I was really hoping to surprise my 9 year old son, Shay, with a sock monkey for Christmas. I had made Eden a sock monkey the Halloween before last to go with her sock monkey costume and he had wanted one ever since. I was so swamped prior to Christmas, I just didn’t get it done. Of course, he wasn’t really expecting it, so he wasn’t disappointed. He ended up spending the day with a friend yesterday, so I surprised him with a sock monkey when he got home.
Making a Sock Monkey
The great thing about making your own is that you can make it any colour or design you wish. Shay certainly likes the Winnipeg Jets, but he was already a die-hard Boston Bruins fan before the Jets returned. His room is a Winnipeg Jets room, but I think deep down, his heart still belongs to the Bruins. When I was considering making his sock monkey, I thought I would surprise him with a monkey in the Bruins’ colours. I searched high and low for a badge or pair of socks that had their logo, but came up empty. Instead, I just opted for their colours. To be honest, finding yellow and black socks wasn’t all that easy either. I think that is why I never got it done before Christmas. It took several shopping trips to find socks of the right colour. In the end, this is what I came up with.
I bought a package of socks at the dollar store for $3. It contained two pairs of mens “work” type socks. They were black and charcoal grey with a burgundy stripe. The socks were a bit more stretchy than a traditional wool work socks, but they worked fine. I used this pair to create the monkey’s body/head, legs, face and arms. I had to make the arms and legs a bit shorter due to the burgundy stripe. I cut them off above the stripe as I didn’t want burgundy in the final product. I used the yellow and black sock to make the tail and ears, as well as a sweater and a hat for the monkey. I didn’t use the striped yellow and black socks for the entire money because the socks were smaller, more like a kid’s size.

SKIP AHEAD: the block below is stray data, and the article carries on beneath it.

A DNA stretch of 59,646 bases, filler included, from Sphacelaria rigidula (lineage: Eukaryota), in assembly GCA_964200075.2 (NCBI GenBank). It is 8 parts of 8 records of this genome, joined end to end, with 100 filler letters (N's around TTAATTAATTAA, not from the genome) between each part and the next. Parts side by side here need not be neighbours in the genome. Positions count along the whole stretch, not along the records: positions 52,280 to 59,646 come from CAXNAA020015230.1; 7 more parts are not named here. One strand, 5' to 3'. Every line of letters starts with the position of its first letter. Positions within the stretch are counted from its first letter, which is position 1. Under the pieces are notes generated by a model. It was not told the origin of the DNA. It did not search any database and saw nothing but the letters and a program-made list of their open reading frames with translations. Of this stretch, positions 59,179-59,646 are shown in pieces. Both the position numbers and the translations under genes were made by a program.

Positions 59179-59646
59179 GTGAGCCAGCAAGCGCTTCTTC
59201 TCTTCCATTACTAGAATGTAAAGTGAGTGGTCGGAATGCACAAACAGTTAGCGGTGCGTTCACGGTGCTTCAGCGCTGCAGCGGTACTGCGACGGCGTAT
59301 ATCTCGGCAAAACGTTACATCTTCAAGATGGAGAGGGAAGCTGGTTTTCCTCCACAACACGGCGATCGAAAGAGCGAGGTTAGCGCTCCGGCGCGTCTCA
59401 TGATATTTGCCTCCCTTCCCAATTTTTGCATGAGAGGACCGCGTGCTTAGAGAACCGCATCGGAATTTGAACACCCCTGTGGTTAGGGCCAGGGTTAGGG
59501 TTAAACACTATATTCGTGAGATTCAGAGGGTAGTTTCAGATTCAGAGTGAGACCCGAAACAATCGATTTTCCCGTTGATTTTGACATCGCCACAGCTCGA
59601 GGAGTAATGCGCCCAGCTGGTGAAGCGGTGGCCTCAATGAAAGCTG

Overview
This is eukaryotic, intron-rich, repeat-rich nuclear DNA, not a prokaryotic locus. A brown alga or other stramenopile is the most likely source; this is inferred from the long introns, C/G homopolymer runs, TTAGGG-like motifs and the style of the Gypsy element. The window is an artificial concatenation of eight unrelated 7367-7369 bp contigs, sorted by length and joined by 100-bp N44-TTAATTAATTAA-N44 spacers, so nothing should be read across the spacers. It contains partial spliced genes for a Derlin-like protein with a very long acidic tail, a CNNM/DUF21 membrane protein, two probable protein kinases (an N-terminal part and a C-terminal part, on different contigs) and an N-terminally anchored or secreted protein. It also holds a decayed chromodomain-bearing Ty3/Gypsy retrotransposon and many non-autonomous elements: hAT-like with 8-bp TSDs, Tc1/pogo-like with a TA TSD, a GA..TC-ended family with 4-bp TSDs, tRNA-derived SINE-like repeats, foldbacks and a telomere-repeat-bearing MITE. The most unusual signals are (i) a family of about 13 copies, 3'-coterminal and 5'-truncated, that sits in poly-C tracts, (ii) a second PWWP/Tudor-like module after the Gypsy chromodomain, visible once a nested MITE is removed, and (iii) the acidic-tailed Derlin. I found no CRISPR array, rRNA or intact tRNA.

I then followed this awesome tutorial on Craftbits (by Shellie Wilson). I used the same tutorial when making Eden’s monkey last year. I follow Shellie’s directions pretty closely, but tend to skip the pinning in most projects. It is not so much that it isn’t necessary as it is that I am too lazy to do it. Like Shellie, I use button eyes and stitch on the mouth.
The Final Touches:
In order to make him a Boston Bruins sock monkey, I had to add a bit of colour to him. So, I used the yellow and black socks to make a little sweater, hat and the tail. The hat was simply made by using the toe end of the sock with a few inches of the black to turn over into a bit of a cuff (not sure if that is the right word on a hat or not??). I didn’t even hem the bottom edge of the hat. We’ll see how it holds up, I may end up having to finish the edge if it begins to unravel. The sweater was made from the top part of the sock, above the heel. I did finish the bottom of the tube by hemming it slightly. I basically just pulled the little tube over the monkey’s body and called it a sweater! I did find that the tail was a bit of a problem, so I did a button-hole stitch and then cut a slit for the tail to slide through. This seemed to work fine. His arms are actually sitting over the top of the tube sweater as opposed to making arm holes.
Shay was thrilled, but had trouble figuring out a name for him. He ended up googling the name of the Boston Bruins mascot and named him “Blade” in his honour. Meet the monkeys! (Remember to click the images to enlarge the photos.)
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